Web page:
Below are answers from American Academy of Pediatrics’ experts on some of the most frequently asked questions about how to prevent, recognize, test for, and treat monkeypox in children. Additional resources, including details from Red Book Online, are listed below.
The risk of children getting infected with monkeypox virus is low. As of August 3rd, two pediatric cases have been confirmed in the United States (<0.1% of all cases). Children and adolescents are more likely to be exposed to monkeypox if they live in or have recently traveled to a community with higher rates of infection.
How is monkeypox spread?
Unlike some other rashes, monkeypox remains contagious until the scabs fall off and new skin has formed. Monkeypox can spread to others through close, personal, often skin-to-skin contact, including:
• Direct contact with monkeypox rash, scabs, or body fluids
• Touching objects, fabrics (clothing, bedding, or towels) and surfaces that have been used by someone with monkeypox.
• Contact with respiratory secretions.
Are some kids at increased risk for monkeypox?
Infants, young children (under 8 years of age), children with eczema and other skin conditions, and children with immunocompromising conditions may be at increased risk of severe disease when they contract monkeypox.
What are kids’ symptoms?
Rash is the most common symptom, and it can look similar to other common childhood rashes, like chickenpox, herpes, allergic skin rashes, and hand, foot, and mouth disease.
The rash typically begins as maculopapular lesions and progresses to vesicles, pustules, and scabs. Other common symptoms include fever, lymphadenopathy, fatigue, and headache, but are not always present.
When should I consider having my child tested?
If a child has a suspicious rash, pediatricians should test their patients if there is a history of close, personal contact with someone who has a confirmed, probable case, or travel that puts them at risk.
Testing is available through state public health authorities and at some commercial labs. Requirements for specimen collection and shipping may differ by labs and clinicians should confirm requirements before obtaining a sample from the skin lesions. Monkeypox remains contagious until the rash is fully resolved (scabs fall off and new skin has formed), which can take up to two to four weeks. While contagious, the following precautions should be taken:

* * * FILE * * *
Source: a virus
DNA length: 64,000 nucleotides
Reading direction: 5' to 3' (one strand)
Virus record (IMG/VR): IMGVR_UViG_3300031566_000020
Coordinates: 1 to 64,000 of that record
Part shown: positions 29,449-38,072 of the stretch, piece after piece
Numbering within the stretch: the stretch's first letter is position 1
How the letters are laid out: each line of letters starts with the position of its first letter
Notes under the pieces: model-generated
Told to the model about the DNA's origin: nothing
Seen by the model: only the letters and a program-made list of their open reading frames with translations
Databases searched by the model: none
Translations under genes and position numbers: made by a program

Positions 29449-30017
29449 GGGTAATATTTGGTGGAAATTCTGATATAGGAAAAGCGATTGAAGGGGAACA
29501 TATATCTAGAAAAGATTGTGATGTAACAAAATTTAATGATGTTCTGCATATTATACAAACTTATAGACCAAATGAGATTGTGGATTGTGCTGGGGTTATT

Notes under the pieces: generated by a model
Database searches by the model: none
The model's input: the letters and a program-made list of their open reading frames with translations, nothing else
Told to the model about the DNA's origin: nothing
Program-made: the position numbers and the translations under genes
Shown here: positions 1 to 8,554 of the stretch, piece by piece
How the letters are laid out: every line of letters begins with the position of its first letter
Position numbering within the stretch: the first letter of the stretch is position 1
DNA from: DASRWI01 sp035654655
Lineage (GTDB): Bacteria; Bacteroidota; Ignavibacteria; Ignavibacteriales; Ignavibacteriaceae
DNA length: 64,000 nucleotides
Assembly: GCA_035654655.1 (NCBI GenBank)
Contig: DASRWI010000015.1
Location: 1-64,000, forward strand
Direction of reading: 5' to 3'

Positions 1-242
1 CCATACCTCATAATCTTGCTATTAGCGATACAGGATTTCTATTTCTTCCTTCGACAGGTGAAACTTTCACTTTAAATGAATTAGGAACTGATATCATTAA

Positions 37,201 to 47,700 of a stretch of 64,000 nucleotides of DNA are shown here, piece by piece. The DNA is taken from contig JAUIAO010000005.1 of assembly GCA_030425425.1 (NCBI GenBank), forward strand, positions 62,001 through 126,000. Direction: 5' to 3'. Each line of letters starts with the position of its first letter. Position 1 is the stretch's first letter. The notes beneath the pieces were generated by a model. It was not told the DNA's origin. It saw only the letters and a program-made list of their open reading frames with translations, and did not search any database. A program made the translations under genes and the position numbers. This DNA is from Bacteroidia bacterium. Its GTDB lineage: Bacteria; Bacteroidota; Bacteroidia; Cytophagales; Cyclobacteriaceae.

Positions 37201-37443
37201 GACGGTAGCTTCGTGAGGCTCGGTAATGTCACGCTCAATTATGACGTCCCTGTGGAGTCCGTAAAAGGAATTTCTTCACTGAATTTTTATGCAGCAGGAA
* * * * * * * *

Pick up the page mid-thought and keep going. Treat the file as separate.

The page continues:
Kids’s skin lesions should be covered.
Parents/caregivers should encourage children not to scratch skin lesions or touch their eyes.
Kids with monkeypox should avoid contact with other people and pets. If possible, one person should be the caregiver of a child with monkeypox and should avoid skin-to-skin contact with the rash.
Kids who are at least age two should wear a well-fitting mask when interacting with a caregiver, and the caregiver should wear a respirator or well-fitting mask and gloves when skin contact with the child may occur, and when handling bandages or clothing.
Children should not return to school or childcare while they are contagious. The decision to end isolation and return to school or childcare should be made in collaboration with local or state public health authorities.
What is the guidance for newborns in hospitals who may have been exposed to monkeypox during and/or after delivery?
Infants born to someone with suspected or confirmed monkeypox should undergo early bathing and post-exposure prophylaxis. While the optimal strategy for post-exposure prophylaxis of newborns has not been defined, Vaccinia Immune Globulin should be considered. Infants should also stay in a separate room and not have direct contact with parent (s) or caregivers infected with monkeypox. Breastfeeding should be delayed during the isolation period, and breastmilk should be pumped and discarded.
Is there any treatment for monkeypox for children?
Yes. Treatment is available, particularly for those who have severe disease, are at risk for severe monkeypox disease, (ie, those who are less than eight years of age, those with immunocompromising conditions, those who have a history of certain skin conditions), those who have accidental implantation or lesions in certain anatomical areas (ie. eyes, mouth, genitalia, anus), and children and adolescents with complications from monkeypox.
Tecovirimat is the first-line treatment and is being used under an investigational protocol. The CDC recently streamlined the process to obtain it. It is available in both oral and intravenous forms.
There is currently no monkeypox vaccine available for administration to all children. However, there is a vaccine available to children < 18 years who have been exposed to monkeypox. JYNNEOS vaccine may be recommended for children <18 years of age for post-exposure prophylaxis under a single patient expanded access investigational new drug (IND) protocol through CDC. Clinicians should discuss use of vaccine in a child as post-exposure prophylaxis with the state or local health department and CDC.pox during and after delivery? #
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